This point is driven home by someone like J.R. Martinez, the U.S. military veteran who has overcome second degree burns and third degree burns across 30 percent of his body to be a motivational speaker (partly through the burn-survivor support group Phoenix Society), a TV actor, and now a winner on the TV show “Dancing With The Stars.”

When J.R. was first injured in Iraq in 2003, he was not only in significant physical pain but was also very distraught over how he looked because of the burns across his face and head. But he kept saying to himself that things will get better as time goes on, and this positive attitude (plus 22 surgeries) have helped him to feel so confident that he is fearless in front of TV cameras and large in-person audiences alike.

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An August 15 article in the Rapid City Journal in South Dakota told the story of firefighter Austin Whitney, who is in the long and painful process of recovering from severe burns across thirteen percent of his body. He received those second degree burns and third degree burns after the Coal Canyon wildfire trapped the 22-year-old and four fellow firefighters.

What is helping Austin to make the best recovery he can is this: the power of his mind. “His spirits are just out of this world. He is in such a good mindset,” said Robert Whitney, Austin’s father, from outside the hospital room just two days after Austin was burned. “He told me that this incident isn’t going to stop him from being a firefighter.”

Austin Whitney followed in the firefighting footsteps of his father, grandfather, and aunts and uncles. This summer was his first season with the South Dakota Wildland Fire Suppression Division, a state firefighting agency. But Austin started fighting fires when he turned 18, joining the Pringle Volunteer Fire Department–the same department as his father and grandfather. He joined the Cascade Volunteer Fire Department the following year, and is now a co-captain. “It overjoyed me to no end,” said Austin’s father. “It excited me that he would take an interest like this.”

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In our last post on Wednesday, October 26, we talked about the many services offered at the new Grossman Burn Center in Phoenix, Arizona. But once a burn victim is released from a burn center like Grossman, there are still many challenges to deal with for the rest of their lives. But burn survivors can gain the confidence to move forward in their lives with the help of burn camps. In fact, every state in the U.S. has a burn camp.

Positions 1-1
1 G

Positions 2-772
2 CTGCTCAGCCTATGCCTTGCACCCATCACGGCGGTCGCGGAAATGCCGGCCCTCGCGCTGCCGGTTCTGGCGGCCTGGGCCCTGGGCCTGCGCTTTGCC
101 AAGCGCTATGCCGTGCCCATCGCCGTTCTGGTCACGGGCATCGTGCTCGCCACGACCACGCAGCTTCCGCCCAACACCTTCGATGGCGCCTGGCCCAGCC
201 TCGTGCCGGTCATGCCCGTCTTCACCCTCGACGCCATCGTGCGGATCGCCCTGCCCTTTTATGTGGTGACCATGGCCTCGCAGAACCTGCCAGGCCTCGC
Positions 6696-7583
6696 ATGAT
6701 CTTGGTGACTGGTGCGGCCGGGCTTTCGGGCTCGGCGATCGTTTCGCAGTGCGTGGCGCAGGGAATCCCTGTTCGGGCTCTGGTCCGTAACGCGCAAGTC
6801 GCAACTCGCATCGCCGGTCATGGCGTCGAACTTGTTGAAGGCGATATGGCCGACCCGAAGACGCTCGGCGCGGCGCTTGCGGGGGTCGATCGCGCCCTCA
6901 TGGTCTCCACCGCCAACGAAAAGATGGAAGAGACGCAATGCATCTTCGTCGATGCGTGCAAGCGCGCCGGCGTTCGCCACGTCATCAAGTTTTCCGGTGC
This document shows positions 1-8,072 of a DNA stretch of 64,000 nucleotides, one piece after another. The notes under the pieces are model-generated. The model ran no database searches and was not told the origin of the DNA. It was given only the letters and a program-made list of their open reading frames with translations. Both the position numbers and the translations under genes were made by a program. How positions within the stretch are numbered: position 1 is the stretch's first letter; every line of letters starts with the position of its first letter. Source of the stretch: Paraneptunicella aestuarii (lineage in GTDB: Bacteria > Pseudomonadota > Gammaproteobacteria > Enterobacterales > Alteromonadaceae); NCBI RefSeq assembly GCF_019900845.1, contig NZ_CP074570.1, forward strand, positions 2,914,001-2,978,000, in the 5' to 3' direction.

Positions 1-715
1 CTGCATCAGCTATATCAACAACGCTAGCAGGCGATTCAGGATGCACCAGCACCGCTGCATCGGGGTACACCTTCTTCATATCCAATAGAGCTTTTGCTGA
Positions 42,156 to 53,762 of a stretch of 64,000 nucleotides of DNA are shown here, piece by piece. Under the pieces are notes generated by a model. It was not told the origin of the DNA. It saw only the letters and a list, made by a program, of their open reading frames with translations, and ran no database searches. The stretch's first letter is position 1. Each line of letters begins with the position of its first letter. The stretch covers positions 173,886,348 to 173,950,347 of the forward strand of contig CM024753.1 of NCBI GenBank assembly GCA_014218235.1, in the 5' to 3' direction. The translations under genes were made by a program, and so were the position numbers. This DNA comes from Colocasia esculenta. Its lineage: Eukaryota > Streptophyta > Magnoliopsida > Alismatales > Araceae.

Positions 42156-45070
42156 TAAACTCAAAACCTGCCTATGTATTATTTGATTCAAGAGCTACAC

Here is one example: In August 2011 a 10-year-old named Elizabeth Watson attended a burn camp in Utah, and came home feeling energized and able to better handle the complications in her life. When Elizabeth was younger, she hated the burn scars that wrapped around her legs, arms, feet and part of her head, thinking that they were so ugly. But over time, Elizabeth learned that the burn scars suffered from a propane accident when she was just 5 months old do not define who she is or how she looks. They are simply, as she says, “a part of who I am.”

Elizabeth attended the annual University Health Care Burn Camp at Camp Tracy in Mill Creek Canyon in Utah, along with 40 other young burn victims. They rode horses, went swimming, made music, and created arts and crafts over four days. All of this helped them build confidence that they can do whatever they want, and that their burn injury and scars won’t hold them back..

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An article back in July in the midwestern newspaper The Columbia Missourian told the heartwarming story of one woman coming to the aid of another woman who was the victim of third degree burns. This story also has lessons for anyone who kmnows someone who suffers severe burns.

Larisa Rudelson never knew Albina Lewis until she went to visit her in the burn unit at University Hospital in Columbia, MO. Both women are originally from Russia and now live in Columbia, so Rudelson understands that being away from one’s home can be very lonely, especially in such a situation that Lewis found herself in.

On February 23, Lewis’ apartment caught fire, and she could not escape in time to avoid being badly injured by severe burns. Her arms, hands, ears and one of her legs were damaged, but fortunately her face did not receive burns as serious as those on her extremities. These burn injuries kept her in University Hospital for more than four months, and recently she was moved to the St. John’s Mercy Rehabilitation Hospital in St. Louis.

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Over the past month, there have been so many stories about people who died in the September 11, 2001 terrorist attacks in New York and Washington. But here is a story that appeared in the New York Daily News recently that is an excellent example of a survivor who is getting on with his life, and all burn victims can learn from him as they fight to get through their physical and psychological injuries.

Tax lawyer Harry Waizer was ready to get to work when he took the elevator up to his World Trade Center office just before 8:46 a.m. on September 11, 2001. Harry was 50 years old at the time, and the father of three children. If he had been just two minutes later to work that day, he would have been able to go home that night and tell his family how he escaped. Instead, he became a victim of severe burns that affect him 10 years later, and which will affect him his whole life.

Harry managed to get out of the building a few minutes after the first plane struck his building, but he was severely injured by fire across his entire body. When the plane hit the top of the building, the elevator he was riding in suddenly went into a freefall and burst into flames–not once, but twice.